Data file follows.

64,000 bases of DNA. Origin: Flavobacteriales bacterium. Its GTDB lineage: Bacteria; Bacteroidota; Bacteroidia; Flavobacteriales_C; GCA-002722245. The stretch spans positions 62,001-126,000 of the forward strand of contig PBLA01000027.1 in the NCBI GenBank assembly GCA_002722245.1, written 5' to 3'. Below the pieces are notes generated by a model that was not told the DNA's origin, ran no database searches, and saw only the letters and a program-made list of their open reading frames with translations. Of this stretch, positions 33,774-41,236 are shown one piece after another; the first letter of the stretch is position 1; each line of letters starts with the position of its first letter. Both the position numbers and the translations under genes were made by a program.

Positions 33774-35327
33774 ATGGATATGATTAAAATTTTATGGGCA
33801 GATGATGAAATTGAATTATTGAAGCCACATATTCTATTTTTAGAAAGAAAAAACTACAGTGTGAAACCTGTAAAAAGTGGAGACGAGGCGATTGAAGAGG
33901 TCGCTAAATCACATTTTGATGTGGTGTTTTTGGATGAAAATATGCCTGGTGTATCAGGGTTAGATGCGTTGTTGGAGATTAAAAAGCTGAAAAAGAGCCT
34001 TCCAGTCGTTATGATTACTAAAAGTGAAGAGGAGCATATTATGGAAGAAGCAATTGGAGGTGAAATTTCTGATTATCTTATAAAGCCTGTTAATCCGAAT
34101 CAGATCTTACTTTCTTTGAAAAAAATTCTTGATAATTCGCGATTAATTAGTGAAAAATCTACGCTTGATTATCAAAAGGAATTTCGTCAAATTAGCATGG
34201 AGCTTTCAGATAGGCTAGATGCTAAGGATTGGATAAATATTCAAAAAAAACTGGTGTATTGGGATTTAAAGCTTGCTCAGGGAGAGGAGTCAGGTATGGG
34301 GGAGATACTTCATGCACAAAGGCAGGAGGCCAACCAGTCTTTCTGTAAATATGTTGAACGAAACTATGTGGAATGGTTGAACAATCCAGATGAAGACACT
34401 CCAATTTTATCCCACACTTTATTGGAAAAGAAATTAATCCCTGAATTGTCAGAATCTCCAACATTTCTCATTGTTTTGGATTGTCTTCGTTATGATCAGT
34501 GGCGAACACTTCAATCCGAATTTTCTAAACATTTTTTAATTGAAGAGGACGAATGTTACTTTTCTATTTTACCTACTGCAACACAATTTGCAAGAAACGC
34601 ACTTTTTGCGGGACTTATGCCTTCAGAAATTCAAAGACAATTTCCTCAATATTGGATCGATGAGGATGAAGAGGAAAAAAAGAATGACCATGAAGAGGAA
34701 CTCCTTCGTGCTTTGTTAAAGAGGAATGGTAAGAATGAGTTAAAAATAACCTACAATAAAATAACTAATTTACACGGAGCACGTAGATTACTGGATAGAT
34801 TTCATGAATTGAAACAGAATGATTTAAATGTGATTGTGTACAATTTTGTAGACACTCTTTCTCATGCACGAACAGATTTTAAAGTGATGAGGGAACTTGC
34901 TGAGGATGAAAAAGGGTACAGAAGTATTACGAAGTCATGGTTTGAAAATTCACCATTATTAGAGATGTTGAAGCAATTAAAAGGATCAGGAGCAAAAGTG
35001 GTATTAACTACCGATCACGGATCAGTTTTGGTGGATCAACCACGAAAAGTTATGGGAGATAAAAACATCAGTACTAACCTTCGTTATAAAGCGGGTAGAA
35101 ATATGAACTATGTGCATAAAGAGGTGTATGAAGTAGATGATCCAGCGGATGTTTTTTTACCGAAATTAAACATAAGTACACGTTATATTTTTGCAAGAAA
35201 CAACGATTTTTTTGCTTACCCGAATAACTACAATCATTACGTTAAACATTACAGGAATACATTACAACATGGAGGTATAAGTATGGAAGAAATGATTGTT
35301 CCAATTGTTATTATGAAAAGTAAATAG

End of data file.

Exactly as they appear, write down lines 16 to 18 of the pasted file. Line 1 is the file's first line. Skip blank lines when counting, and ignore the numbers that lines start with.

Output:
35001 GTATTAACTACCGATCACGGATCAGTTTTGGTGGATCAACCACGAAAAGTTATGGGAGATAAAAACATCAGTACTAACCTTCGTTATAAAGCGGGTAGAA
35101 ATATGAACTATGTGCATAAAGAGGTGTATGAAGTAGATGATCCAGCGGATGTTTTTTTACCGAAATTAAACATAAGTACACGTTATATTTTTGCAAGAAA
35201 CAACGATTTTTTTGCTTACCCGAATAACTACAATCATTACGTTAAACATTACAGGAATACATTACAACATGGAGGTATAAGTATGGAAGAAATGATTGTT